The once-great, but now sadly derelict, Fleishhacker Pool building was something of a magnet for homeless people and graffiti artists in recent years. That all came to an end earlier this month when the building finally went up in flames in a two-alarm blaze that SFFD investigators still haven't found a cause for. The fire wasn't all bad news though: now that the building is set to be demolished, the Rec & Parks Department is already dreaming up plans to turn the ashes into a new public green space.
Building inspectors and the Fire Department all deemed the structure a safety hazard. (Not that it was any safer before — it closed in 1971 and had been fenced in for years.) Crews started tearing down the ruins yesterday and the demolition will take about two weeks, plus another month of debris removal. During that time Rec & Parks General Manager Phil Ginsburg and his team will start looking to "make the best of a bad situation," as Ginsburg told the Chronicle. Naturally, Rec & Parks will be asking for the public's input on what sort of park will take shape in the new open space, part of which is currently being used for parking at the San Francisco Zoo. Ginsburg and company plan to preserve at least some of the site's grand history as an opulent destination for aquatic San Franciscans.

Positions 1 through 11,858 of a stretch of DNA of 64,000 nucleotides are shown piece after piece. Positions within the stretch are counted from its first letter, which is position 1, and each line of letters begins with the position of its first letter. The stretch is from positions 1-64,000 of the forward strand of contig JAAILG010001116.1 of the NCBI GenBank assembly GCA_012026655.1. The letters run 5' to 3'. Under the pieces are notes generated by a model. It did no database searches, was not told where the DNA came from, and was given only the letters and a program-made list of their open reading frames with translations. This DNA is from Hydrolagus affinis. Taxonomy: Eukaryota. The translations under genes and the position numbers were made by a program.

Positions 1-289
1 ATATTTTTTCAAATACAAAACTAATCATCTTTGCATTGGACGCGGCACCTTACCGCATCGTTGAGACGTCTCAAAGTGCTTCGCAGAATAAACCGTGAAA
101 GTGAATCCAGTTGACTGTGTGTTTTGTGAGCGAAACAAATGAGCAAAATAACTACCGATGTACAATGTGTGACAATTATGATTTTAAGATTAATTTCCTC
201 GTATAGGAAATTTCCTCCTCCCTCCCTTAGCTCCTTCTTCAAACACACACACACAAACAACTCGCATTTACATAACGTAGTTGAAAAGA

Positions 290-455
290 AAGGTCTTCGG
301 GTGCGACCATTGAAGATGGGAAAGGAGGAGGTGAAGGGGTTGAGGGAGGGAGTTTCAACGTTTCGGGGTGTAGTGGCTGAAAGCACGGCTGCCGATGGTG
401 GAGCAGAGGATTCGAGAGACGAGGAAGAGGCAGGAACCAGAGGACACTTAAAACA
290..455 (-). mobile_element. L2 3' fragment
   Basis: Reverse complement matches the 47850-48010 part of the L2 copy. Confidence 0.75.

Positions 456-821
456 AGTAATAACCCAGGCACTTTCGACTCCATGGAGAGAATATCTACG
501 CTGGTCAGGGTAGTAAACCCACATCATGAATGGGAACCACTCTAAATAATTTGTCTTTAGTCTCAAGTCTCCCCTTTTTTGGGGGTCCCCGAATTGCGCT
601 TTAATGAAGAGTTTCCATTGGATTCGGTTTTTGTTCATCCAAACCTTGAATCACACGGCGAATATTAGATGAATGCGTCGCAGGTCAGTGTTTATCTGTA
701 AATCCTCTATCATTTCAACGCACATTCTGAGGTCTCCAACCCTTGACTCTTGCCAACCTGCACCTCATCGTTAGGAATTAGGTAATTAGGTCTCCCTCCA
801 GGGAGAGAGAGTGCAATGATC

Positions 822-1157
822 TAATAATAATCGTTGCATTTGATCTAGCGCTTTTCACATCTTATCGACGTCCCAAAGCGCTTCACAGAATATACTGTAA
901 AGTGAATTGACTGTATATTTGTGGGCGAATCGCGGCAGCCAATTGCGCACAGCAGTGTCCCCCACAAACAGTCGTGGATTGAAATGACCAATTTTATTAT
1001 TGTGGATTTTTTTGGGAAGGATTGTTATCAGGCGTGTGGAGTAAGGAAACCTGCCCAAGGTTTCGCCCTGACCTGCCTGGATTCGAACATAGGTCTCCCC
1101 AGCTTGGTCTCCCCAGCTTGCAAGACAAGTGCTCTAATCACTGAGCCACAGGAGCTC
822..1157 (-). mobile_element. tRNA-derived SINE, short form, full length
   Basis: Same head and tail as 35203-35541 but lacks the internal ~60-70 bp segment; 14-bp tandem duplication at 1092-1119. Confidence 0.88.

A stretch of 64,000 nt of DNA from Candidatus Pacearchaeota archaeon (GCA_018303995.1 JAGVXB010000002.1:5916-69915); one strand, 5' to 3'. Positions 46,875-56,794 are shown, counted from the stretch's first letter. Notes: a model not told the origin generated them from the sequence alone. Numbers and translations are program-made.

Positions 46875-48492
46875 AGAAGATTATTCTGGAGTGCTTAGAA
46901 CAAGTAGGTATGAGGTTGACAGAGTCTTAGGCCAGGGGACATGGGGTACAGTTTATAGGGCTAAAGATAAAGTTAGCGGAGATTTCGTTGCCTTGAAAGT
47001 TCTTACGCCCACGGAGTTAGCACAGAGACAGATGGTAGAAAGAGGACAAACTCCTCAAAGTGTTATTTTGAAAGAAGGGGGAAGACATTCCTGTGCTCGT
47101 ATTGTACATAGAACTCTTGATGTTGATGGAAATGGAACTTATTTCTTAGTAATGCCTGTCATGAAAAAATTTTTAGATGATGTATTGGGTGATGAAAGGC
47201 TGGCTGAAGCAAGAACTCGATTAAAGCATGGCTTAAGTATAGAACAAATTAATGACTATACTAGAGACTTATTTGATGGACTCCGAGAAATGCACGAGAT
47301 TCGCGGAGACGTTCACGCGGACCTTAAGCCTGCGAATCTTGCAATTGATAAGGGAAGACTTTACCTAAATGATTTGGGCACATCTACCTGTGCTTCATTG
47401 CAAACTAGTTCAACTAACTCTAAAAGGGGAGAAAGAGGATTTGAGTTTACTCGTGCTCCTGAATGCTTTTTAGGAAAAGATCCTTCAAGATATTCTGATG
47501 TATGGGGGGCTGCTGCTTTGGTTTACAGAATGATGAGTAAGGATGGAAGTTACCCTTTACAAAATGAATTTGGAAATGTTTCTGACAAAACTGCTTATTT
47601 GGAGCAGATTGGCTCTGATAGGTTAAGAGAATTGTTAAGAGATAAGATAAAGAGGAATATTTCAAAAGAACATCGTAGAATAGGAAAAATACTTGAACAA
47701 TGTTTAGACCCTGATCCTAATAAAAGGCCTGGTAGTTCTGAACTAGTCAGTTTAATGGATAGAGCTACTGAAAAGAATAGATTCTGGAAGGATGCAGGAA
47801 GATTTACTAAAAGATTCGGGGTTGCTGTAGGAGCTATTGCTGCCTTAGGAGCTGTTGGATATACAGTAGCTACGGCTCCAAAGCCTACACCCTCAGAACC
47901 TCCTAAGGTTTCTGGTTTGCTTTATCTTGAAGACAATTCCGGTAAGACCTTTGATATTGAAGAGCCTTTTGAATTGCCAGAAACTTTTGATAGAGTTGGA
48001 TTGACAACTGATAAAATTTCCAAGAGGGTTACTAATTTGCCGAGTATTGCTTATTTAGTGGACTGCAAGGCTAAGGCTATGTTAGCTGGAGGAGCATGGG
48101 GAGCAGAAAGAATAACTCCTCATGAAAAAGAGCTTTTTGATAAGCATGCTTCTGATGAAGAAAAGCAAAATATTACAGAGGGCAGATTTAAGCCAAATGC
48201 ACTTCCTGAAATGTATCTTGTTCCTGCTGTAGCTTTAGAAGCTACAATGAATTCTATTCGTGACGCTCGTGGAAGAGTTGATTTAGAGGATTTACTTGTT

David Fleishhacker, whose great-uncle Herbert Fleishhacker was the nineteenth century visionary who built the massive 1,000-foot pool just steps away from the Pacific Ocean, was out by the site yesterday. Although he said his family was honored to have the building bear the Fleishhacker name, he told Bay City News: "Time passes. It was not ours."